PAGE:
Yesterday the flower. Today the bean. The last of the runners.
After a while even a hoarder like me takes pleasure in disposing of the unused and the unnecessary. The worst sort of stuff that you don't really need is electronic stuff. Lying idle hi-fi equipment is particularly upsetting seeming to reproach you for ignoring it. So it is with some pleasure that I dismantle redundant tape deck, CD player, amplifier and radio and make it ready for collection by The British Heart Foundation who will find a good home for them.
Impressed by the short, short stories which the mysterious Karl Sulac posts in his blog white-hyphen, I am planning to do something of the sort with a supplementary blog to this one which will be called One fine day. Here's my first story:
When at last they embraced she melted in his arms. He could not hide his disappointment. But he pulled himself together. After a shower and change of clothes he went out once again in search of romance. Next time, he thought, I will find a woman made of material tougher and more enduring than wax.
A great short-short!
That's thrilling news about a new blog, such things always welcome news. Karl Sulac's work is rather interesting, would I could say inspiring but I find I haven't got around to being inspired by it! But I shall continue to enjoy it and very much look forward to reading more of yours. This one is great, taking an odd little phrase, cliché or expression like that and twisting it is perhaps a good way of getting a story.
Somehow "melted into his arms" has to be handled differently. I understand the trick you are playing but set where it is, it is a discouragement to read further.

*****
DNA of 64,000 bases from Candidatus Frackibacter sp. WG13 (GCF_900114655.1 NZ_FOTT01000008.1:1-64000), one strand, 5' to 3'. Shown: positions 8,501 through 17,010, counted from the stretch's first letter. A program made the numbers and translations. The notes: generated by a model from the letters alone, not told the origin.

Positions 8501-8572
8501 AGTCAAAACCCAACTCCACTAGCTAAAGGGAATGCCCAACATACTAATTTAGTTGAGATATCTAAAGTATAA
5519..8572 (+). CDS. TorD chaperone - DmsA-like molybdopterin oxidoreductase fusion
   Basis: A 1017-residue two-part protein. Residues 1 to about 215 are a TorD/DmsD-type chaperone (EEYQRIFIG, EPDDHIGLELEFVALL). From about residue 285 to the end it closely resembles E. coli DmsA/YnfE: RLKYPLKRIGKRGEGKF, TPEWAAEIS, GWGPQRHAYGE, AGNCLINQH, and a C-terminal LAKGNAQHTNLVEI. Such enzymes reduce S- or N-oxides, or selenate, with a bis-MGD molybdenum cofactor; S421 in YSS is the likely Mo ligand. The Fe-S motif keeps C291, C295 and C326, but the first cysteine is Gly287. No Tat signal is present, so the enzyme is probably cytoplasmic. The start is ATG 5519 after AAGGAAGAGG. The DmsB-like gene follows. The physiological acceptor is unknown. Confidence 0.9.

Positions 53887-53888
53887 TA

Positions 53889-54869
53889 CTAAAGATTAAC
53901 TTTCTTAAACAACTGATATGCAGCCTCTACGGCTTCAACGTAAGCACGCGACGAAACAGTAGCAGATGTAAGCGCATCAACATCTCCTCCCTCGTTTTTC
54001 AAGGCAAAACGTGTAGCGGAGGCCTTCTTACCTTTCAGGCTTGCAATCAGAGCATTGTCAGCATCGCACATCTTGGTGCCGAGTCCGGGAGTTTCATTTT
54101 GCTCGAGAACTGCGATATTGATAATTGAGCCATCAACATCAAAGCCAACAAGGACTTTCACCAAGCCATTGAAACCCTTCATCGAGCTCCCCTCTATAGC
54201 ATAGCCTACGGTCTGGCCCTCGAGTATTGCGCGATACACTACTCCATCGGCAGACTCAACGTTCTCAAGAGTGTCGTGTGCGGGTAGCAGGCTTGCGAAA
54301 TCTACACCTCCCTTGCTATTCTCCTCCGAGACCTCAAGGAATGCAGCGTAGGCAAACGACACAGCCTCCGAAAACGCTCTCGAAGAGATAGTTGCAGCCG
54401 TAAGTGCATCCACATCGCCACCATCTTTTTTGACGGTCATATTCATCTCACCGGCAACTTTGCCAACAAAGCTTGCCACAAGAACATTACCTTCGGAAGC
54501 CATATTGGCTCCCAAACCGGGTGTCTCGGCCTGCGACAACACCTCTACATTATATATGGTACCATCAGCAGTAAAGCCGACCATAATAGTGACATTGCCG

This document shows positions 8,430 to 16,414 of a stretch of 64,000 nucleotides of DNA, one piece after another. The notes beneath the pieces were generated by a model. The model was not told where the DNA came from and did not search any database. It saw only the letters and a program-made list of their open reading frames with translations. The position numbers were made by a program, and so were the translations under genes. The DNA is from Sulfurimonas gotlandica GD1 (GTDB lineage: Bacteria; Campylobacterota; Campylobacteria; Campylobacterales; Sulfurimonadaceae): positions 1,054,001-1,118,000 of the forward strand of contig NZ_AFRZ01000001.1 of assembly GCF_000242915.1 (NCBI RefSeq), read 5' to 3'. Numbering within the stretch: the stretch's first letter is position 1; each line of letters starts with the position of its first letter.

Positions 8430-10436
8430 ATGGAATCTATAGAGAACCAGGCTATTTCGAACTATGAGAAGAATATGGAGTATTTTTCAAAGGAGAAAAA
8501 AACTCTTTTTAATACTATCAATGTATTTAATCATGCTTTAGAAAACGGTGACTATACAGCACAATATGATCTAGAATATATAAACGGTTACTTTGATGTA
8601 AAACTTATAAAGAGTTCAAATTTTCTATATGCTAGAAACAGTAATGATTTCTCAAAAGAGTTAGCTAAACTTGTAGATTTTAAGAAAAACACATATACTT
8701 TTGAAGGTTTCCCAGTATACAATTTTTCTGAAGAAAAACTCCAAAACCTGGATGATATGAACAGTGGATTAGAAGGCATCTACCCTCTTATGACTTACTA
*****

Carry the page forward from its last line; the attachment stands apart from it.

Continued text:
How about: She melted into his arms and he was disappointed, very disappointed. Embraces shouldn't end like this. (In this there's a stronger implication he was disappointed by the cliché. But the more I think about it the more I realise it requires the subtlest of attention quite out of proportion to the story's length).
I'm re-reading Those Barren Leaves which must be the polar opposite of the short stories you refer to. Long long essays of a philosophical nature offered as dialogue. But in between there are well established characters, entertaining real dialogue and funny situations. A curious mix.
Being self-critical it strikes me as cheating the truth just a bit to pivot like that on a phrase but perhaps it is just legitimate. Then of course we make our own rules.
Many thanks for your mentioning of my blog. i am very much looking forward to One Fine Day which I will be visiting soon.
The melting of wax is a strange idea, and puts me in mind of Icarus. Says a lot in few words.
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